Cuts, Scrapes and Puncture Wounds (cont.)
John P. Cunha, DO, FACOEP
John P. Cunha, DO, is a U.S. board-certified Emergency Medicine Physician. Dr. Cunha's educational background includes a BS in Biology from Rutgers, the State University of New Jersey, and a DO from the Kansas City University of Medicine and Biosciences in Kansas City, MO. He completed residency training in Emergency Medicine at Newark Beth Israel Medical Center in Newark, New Jersey.
William C. Shiel Jr., MD, FACP, FACR
Dr. Shiel received a Bachelor of Science degree with honors from the University of Notre Dame. There he was involved in research in radiation biology and received the Huisking Scholarship. After graduating from St. Louis University School of Medicine, he completed his Internal Medicine residency and Rheumatology fellowship at the University of California, Irvine. He is board-certified in Internal Medicine and Rheumatology.
In this Article
- Cuts, scrapes (abrasions), and puncture wounds facts
- What is the best first aid for a cut or scrape?
- Who should seek medical care for a cut?
- What are the signs and symptoms of a wound infection?
- How are puncture wounds different?
- Will I need a tetanus shot for a cut, scrape, or puncture wound?
Who should seek medical care for a cut?
If you cannot control the bleeding from a cut or scrape (abrasion), seek medical attention. Any cut that goes beyond the top layer of skin or is deep enough to see into might need stitches (sutures), and should be seen by a doctor as soon as possible. Generally, the sooner the wound is sutured, the lower the risk of infection. Ideally, wounds should be repaired within six hours of the injury.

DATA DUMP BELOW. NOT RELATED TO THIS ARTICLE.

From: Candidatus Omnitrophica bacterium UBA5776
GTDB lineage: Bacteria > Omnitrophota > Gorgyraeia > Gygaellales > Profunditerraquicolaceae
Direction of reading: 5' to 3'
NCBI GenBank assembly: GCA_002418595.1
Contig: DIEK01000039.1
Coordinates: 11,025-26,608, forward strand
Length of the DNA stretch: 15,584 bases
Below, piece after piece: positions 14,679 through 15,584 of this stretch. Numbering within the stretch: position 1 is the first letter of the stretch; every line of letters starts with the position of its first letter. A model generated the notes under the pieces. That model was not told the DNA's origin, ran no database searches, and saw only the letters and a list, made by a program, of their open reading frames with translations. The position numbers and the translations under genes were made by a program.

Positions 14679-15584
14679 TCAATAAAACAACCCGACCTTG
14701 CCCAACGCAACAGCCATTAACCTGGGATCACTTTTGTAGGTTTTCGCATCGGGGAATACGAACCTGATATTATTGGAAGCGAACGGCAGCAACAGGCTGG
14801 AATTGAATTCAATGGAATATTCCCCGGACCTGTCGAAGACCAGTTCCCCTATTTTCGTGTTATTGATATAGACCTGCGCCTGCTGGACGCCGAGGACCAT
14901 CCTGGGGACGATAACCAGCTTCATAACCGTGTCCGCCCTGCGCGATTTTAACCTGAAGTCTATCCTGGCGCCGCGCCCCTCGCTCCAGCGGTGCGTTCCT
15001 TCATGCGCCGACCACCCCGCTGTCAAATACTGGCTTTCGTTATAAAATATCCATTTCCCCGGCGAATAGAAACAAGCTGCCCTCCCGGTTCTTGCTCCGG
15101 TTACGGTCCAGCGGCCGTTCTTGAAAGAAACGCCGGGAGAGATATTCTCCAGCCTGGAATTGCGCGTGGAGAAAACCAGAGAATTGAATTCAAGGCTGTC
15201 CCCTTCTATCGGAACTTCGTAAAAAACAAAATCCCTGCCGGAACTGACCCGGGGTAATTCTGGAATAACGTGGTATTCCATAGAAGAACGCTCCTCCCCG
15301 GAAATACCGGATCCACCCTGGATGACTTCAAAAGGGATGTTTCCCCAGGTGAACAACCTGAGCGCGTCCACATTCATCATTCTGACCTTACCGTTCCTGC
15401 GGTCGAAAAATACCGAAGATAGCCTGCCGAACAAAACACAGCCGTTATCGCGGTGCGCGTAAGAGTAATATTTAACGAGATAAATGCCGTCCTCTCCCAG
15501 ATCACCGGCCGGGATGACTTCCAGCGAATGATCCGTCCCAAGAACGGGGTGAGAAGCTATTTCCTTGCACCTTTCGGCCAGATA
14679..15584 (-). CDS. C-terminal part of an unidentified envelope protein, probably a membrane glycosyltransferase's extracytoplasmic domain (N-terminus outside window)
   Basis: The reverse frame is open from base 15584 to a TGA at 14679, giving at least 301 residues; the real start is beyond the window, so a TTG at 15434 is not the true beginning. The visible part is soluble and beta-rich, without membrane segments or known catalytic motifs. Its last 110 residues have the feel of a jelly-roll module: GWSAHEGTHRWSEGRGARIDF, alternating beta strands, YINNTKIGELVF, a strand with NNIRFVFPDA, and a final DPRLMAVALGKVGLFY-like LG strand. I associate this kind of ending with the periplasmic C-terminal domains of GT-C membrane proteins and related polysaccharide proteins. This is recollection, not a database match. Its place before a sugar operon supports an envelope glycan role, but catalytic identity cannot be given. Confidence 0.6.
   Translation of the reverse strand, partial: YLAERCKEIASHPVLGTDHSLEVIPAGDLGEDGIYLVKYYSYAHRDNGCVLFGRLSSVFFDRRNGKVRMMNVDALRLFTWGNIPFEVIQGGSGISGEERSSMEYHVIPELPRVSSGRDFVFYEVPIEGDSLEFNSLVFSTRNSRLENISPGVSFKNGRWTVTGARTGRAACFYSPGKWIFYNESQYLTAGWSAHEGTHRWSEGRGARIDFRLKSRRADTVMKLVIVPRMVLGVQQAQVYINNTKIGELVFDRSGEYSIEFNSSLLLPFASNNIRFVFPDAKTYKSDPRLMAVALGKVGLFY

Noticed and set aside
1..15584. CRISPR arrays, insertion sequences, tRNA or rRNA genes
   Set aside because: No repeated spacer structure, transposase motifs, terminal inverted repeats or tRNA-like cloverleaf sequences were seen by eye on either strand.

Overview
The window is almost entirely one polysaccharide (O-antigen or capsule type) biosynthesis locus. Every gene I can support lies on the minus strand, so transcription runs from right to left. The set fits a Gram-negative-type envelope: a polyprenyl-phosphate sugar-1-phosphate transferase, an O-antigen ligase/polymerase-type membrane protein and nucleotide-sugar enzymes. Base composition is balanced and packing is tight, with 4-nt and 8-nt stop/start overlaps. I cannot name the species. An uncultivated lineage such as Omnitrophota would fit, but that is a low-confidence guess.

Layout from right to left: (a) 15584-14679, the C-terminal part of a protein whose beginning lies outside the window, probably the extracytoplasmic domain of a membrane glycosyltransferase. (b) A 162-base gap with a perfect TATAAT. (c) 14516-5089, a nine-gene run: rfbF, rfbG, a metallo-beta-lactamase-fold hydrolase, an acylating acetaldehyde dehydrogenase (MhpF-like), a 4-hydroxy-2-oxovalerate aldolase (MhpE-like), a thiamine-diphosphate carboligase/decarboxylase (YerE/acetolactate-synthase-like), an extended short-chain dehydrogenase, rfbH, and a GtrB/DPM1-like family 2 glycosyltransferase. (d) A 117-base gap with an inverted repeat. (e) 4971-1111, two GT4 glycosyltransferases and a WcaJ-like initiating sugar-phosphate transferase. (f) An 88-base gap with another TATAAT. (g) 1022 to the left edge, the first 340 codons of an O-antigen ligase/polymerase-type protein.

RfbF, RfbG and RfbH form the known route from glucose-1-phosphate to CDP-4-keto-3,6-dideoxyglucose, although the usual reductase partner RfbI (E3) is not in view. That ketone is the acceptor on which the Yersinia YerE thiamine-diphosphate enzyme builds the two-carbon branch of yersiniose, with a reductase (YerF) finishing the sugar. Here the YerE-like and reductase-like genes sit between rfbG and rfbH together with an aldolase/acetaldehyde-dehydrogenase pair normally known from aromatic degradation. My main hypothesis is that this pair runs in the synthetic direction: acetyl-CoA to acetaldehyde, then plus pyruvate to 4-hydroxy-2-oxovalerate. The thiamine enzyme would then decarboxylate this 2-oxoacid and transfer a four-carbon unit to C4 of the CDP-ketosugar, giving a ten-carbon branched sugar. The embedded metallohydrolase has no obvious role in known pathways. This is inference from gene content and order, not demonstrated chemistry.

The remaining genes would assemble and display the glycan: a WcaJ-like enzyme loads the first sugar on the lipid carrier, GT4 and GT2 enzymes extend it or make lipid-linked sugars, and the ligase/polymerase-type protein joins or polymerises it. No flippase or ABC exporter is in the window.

People with suppressed immune systems (including people with diabetes, cancer patients receiving chemotherapy, people who take steroid medications, such as prednisone, patients on dialysis, or people with HIV) are more likely to develop a wound infection and should be seen by a doctor. People who are on blood thinning medication and cannot control the bleeding should be seen by a doctor immediately.
Any wound that shows signs of infection should be seen by a doctor (see "What are the signs of a wound infection?").
What are the signs and symptoms of a wound infection?
If the wound begins to drain yellow or greenish fluid (pus), or if the skin around the wound becomes red, warm, swollen, or increasingly painful; a wound infection may be present and medical care should be sought. Any red streaking of the skin around the wound may indicate an infection in the system that drains fluid from the tissues, called the lymph system. This infection (lymphangitis) can be serious, especially if it is accompanied by a fever. Prompt medical care should be sought if streaking redness from a wound is noticed.
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